Red Bull team principal Christian Horner has admitted in newly-released footage that the team would have to consider their F1 future if they were to lose star man Max Verstappen. Verstappen goes into the new season as Red Bull’s undisputed No 1 driver, with Horner and team bosses pinning their hopes on the Dutchman ending their wait for a title.
The 22-year-old will have one last crack at replacing former Red Bull driver Sebastian Vettel as F1’s youngest ever champion this term.
Verstappen signed a new contract over the winter which tied him down to Red Bull until 2023, although it is understood to include break clauses related to performance.
If Red Bull are not in a position to challenge for honours, the Dutchman can walk away from the team, with Mercedes and Ferrari his only realistic destinations.
Verstappen has been touted as a potential long-term replacement for Lewis Hamilton at Mercedes, while he could drive alongside Charles Leclerc at Ferrari if Vettel leaves.
It has previously been speculated that Red Bull would pull the plug on their F1 venture if they lost Verstappen as it would be a signal they were a second-tier team.
During filming for the second of Netflix’s Drive to Survive series last year, it has now emerged Horner hinted that might be the case if Verstappen leaves.
“The reality is, Red Bull make an energy drink worldwide,” Horner said, after admitting Red Bull had taken a “risk” on engine suppliers Honda ahead of the 2019 F1 season.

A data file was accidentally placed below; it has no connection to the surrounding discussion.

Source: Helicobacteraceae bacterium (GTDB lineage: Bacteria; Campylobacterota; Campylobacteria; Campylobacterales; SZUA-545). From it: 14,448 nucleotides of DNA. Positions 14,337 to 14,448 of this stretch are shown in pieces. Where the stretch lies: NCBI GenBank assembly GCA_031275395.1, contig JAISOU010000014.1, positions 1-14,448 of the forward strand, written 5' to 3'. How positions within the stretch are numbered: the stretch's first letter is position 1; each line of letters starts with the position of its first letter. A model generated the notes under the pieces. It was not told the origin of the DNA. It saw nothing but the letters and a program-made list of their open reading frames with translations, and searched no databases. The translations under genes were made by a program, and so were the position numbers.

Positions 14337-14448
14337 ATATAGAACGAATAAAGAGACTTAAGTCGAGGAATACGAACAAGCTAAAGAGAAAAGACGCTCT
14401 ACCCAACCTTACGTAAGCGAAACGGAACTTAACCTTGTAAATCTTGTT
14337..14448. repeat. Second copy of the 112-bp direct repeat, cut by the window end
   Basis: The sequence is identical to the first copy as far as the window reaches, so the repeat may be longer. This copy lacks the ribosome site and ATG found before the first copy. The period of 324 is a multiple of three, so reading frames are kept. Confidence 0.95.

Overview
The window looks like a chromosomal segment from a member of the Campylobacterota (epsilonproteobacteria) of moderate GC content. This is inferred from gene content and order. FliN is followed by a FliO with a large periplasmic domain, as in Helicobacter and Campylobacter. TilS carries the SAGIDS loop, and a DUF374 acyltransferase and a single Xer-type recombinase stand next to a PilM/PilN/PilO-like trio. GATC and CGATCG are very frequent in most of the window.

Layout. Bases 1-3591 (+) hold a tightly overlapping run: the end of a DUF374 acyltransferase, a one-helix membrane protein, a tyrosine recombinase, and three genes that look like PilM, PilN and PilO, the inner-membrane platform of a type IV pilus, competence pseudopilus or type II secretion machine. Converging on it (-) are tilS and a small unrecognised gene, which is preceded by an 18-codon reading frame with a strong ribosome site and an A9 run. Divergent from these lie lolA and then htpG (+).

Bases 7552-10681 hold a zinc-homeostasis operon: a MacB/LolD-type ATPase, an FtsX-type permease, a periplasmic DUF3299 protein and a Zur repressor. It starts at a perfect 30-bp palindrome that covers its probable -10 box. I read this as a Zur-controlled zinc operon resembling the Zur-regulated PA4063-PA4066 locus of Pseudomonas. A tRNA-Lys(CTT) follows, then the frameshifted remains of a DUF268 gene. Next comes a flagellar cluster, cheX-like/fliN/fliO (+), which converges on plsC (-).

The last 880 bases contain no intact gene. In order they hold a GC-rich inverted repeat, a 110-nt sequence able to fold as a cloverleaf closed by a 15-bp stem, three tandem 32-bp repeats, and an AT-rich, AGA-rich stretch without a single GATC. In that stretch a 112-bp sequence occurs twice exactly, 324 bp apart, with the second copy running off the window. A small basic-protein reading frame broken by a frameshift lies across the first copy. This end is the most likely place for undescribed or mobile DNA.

“Formula 1 is a platform to promote and advertise it. If this new relationship with Honda doesn’t work, if we lose Max Verstappen, then you’d have to question Red Bull’s long-term commitment to Formula 1.”
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Former F1 driver Martin Brundle speculated just after Verstappen’s new contract was announced earlier this year that Red Bull backer Dietrich Mateschitz might have withdrawn from the sport had Mercedes or Ferrari lured him away.
“Red Bull had to be super nervous of keeping Max, that was critical,” Brundle told Sky Sports. “You had to be concerned that if Max joined Mercedes or Ferrari that Dietrich Mateschitz, the team’s owner, might have looked at the whole thing and thought ‘what’s the point’ if he’s bringing a talent on like that only for him to jump ship.
“People love continuity inside Formula 1 teams. You build cars around drivers and their driving style. You build marketing programmes around them, you get long-term sponsors on board because you have got a long-term plan. Teams always look further down the road than they let on.”
Verstappen and Red Bull team-mate Alexander Albon will begin their 2020 F1 campaign later this month at the Australian Grand Prix in Melbourne.
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